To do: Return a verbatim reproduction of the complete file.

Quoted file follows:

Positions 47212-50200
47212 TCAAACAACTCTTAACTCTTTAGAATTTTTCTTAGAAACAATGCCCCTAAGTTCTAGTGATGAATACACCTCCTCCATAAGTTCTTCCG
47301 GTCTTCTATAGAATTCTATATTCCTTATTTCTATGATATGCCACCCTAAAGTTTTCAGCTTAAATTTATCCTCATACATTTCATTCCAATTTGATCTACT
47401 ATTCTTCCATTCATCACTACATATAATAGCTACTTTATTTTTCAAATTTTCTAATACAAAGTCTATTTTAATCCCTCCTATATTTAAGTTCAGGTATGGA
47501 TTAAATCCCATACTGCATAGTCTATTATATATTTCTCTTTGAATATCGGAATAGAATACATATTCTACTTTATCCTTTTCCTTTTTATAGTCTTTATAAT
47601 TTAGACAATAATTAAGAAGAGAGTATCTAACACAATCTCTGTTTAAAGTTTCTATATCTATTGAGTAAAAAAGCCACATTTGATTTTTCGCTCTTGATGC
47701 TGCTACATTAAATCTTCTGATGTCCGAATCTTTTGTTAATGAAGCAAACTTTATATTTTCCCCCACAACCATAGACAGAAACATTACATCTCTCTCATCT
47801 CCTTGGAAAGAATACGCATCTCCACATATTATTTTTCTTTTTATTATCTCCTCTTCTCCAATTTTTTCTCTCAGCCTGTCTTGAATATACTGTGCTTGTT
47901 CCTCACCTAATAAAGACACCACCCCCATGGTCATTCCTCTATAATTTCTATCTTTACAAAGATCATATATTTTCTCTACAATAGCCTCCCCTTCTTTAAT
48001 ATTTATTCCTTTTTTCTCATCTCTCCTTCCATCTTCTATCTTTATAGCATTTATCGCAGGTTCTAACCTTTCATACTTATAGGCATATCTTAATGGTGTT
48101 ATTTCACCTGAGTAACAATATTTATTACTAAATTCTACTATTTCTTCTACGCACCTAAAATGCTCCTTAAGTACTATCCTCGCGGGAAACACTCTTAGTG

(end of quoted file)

Positions 47212-50200
47212 TCAAACAACTCTTAACTCTTTAGAATTTTTCTTAGAAACAATGCCCCTAAGTTCTAGTGATGAATACACCTCCTCCATAAGTTCTTCCG
47301 GTCTTCTATAGAATTCTATATTCCTTATTTCTATGATATGCCACCCTAAAGTTTTCAGCTTAAATTTATCCTCATACATTTCATTCCAATTTGATCTACT
47401 ATTCTTCCATTCATCACTACATATAATAGCTACTTTATTTTTCAAATTTTCTAATACAAAGTCTATTTTAATCCCTCCTATATTTAAGTTCAGGTATGGA
47501 TTAAATCCCATACTGCATAGTCTATTATATATTTCTCTTTGAATATCGGAATAGAATACATATTCTACTTTATCCTTTTCCTTTTTATAGTCTTTATAAT
47601 TTAGACAATAATTAAGAAGAGAGTATCTAACACAATCTCTGTTTAAAGTTTCTATATCTATTGAGTAAAAAAGCCACATTTGATTTTTCGCTCTTGATGC
47701 TGCTACATTAAATCTTCTGATGTCCGAATCTTTTGTTAATGAAGCAAACTTTATATTTTCCCCCACAACCATAGACAGAAACATTACATCTCTCTCATCT
47801 CCTTGGAAAGAATACGCATCTCCACATATTATTTTTCTTTTTATTATCTCCTCTTCTCCAATTTTTTCTCTCAGCCTGTCTTGAATATACTGTGCTTGTT
47901 CCTCACCTAATAAAGACACCACCCCCATGGTCATTCCTCTATAATTTCTATCTTTACAAAGATCATATATTTTCTCTACAATAGCCTCCCCTTCTTTAAT
48001 ATTTATTCCTTTTTTCTCATCTCTCCTTCCATCTTCTATCTTTATAGCATTTATCGCAGGTTCTAACCTTTCATACTTATAGGCATATCTTAATGGTGTT
48101 ATTTCACCTGAGTAACAATATTTATTACTAAATTCTACTATTTCTTCTACGCACCTAAAATGCTCCTTAAGTACTATCCTCGCGGGAAACACTCTTAGTG